Eagerly awaited across the tech industry, this week the Alliance for Open Media (AOMedia) has published the first complete version of the bitstream and decoding process specification for their royalty-free AV1 video codec. The release of the AV1 1.0 spec will enable backers of AOMedia to add support for the technology to their products or services, including taking the all-important step of finalizing the designs for the low-power hardware decoders critical for driving the codec's adoption. At least initially, AV1 will be used primarily for streaming video and user-generated content as an alternative to HEVC and its ongoing royalty disputes, but eventually adoption of AV1 may expand to other applications.

The AV1 open-source video codec was developed with 4K+ ultra-high-def resolutions, HDR, and wide color gamut in mind. Among the key features the new codec, AOMedia mentions a 30% more efficient compression algorithm compared to existing methods, predictable requirements for computational capabilities of hardware, and maximum flexibility and scalability. The backers of the AV1 want the codec to be ubiquitous across devices and platforms, therefore expect it to be supported not only by major chipmakers, software designers, and service providers, but also by leading makers of consumer electronics.

AOMedia does not disclose key technological peculiarities of the AV1 video codec in a short whitepaper form, meanwhile parsing through a 600-page bitstream and decoding spec for developers does not necessarily help to explain all the peculiarities of the tech in general. Therefore, I am going to limit technical details about the AV1 to a necessary minimum here.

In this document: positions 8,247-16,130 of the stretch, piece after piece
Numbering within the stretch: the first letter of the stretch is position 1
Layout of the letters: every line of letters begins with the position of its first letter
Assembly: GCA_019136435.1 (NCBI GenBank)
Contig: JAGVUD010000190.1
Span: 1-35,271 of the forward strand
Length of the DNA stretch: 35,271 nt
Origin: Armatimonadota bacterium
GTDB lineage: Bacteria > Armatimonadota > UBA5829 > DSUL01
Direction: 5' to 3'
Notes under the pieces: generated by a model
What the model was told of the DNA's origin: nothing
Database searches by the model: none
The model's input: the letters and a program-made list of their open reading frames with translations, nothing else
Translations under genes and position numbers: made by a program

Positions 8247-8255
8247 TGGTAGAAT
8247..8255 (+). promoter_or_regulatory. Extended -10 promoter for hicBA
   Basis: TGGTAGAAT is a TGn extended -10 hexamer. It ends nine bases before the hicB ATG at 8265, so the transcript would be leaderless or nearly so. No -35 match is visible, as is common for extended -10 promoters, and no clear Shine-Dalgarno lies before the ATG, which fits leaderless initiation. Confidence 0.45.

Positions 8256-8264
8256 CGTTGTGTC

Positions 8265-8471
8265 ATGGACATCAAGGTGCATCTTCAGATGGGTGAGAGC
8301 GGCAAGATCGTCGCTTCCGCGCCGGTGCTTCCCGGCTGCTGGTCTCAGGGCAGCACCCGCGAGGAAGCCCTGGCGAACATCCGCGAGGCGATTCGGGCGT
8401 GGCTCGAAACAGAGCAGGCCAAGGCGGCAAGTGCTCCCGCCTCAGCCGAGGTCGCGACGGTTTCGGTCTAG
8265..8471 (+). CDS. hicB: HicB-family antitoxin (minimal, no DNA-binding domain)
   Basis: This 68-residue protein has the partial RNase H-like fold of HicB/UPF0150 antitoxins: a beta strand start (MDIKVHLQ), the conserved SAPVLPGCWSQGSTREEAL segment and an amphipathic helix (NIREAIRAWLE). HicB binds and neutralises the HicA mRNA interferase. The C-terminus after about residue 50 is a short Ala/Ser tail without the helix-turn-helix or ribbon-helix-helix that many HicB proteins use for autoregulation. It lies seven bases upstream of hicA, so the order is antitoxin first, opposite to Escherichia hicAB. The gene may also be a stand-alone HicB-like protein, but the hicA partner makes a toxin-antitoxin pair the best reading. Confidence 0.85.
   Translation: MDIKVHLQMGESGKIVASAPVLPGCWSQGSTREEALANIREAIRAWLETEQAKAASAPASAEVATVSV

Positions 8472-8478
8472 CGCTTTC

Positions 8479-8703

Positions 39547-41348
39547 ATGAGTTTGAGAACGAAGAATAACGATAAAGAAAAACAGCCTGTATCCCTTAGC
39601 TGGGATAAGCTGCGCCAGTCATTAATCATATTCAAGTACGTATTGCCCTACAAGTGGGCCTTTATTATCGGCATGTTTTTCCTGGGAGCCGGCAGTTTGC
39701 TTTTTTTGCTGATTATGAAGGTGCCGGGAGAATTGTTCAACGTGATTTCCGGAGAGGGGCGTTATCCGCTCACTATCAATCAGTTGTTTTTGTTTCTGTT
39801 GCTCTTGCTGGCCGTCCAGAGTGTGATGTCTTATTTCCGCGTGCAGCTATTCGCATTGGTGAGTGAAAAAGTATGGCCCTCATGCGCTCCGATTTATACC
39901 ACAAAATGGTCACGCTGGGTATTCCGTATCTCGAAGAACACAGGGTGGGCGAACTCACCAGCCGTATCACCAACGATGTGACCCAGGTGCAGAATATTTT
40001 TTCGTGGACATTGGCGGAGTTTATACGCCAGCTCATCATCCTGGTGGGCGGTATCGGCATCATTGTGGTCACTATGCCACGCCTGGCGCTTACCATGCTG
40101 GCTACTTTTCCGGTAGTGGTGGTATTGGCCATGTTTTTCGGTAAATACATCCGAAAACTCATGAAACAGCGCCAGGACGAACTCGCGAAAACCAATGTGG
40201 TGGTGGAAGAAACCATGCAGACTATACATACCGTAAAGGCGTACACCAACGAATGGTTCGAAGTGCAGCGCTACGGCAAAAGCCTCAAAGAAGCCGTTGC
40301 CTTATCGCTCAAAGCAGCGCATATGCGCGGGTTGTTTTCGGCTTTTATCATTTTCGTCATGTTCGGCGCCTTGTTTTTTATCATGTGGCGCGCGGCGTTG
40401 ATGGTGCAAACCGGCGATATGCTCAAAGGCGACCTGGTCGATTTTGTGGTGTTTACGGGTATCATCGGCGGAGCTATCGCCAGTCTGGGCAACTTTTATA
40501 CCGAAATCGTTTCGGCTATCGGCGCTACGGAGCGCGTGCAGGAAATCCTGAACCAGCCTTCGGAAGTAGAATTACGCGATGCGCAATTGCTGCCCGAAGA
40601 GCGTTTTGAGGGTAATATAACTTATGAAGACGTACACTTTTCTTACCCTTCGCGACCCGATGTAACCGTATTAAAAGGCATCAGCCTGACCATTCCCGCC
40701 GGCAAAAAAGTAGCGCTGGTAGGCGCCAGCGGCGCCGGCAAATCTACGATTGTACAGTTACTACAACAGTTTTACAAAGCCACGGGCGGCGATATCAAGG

On a high level, the AV1 is conceptually similar to existing codecs, such as H.264 or H.265. AV1 uses the same basic elements as various codecs have used for well over a decade: block-based coding, variable block sizes (up to 128x128 pixels), block motion compensation, intra-frame compression, forward-integer transform and so on. Meanwhile, since we are talking about compression algorithms more efficient than existing ones, it is natural that the AV1 has a number of advantages over contemporary codecs.

The AV1 performs internal processing in 8, 10 or 12 bits per sample precision, it also supports all three widespread types of chroma subsampling (4:2:0, 4:2:2, 4:4:4), and virtually all major color gamuts and formats (sRGB, BT.2020 (both 10-bit and 12-bit), BT.2100, etc.). The BT.2020 and the BT.2100 recommendations include support not only for 3840×2160, but also for 7680×4320 (8K) resolution, so the AV1 is technically ready for the next-gen monitors and TVs.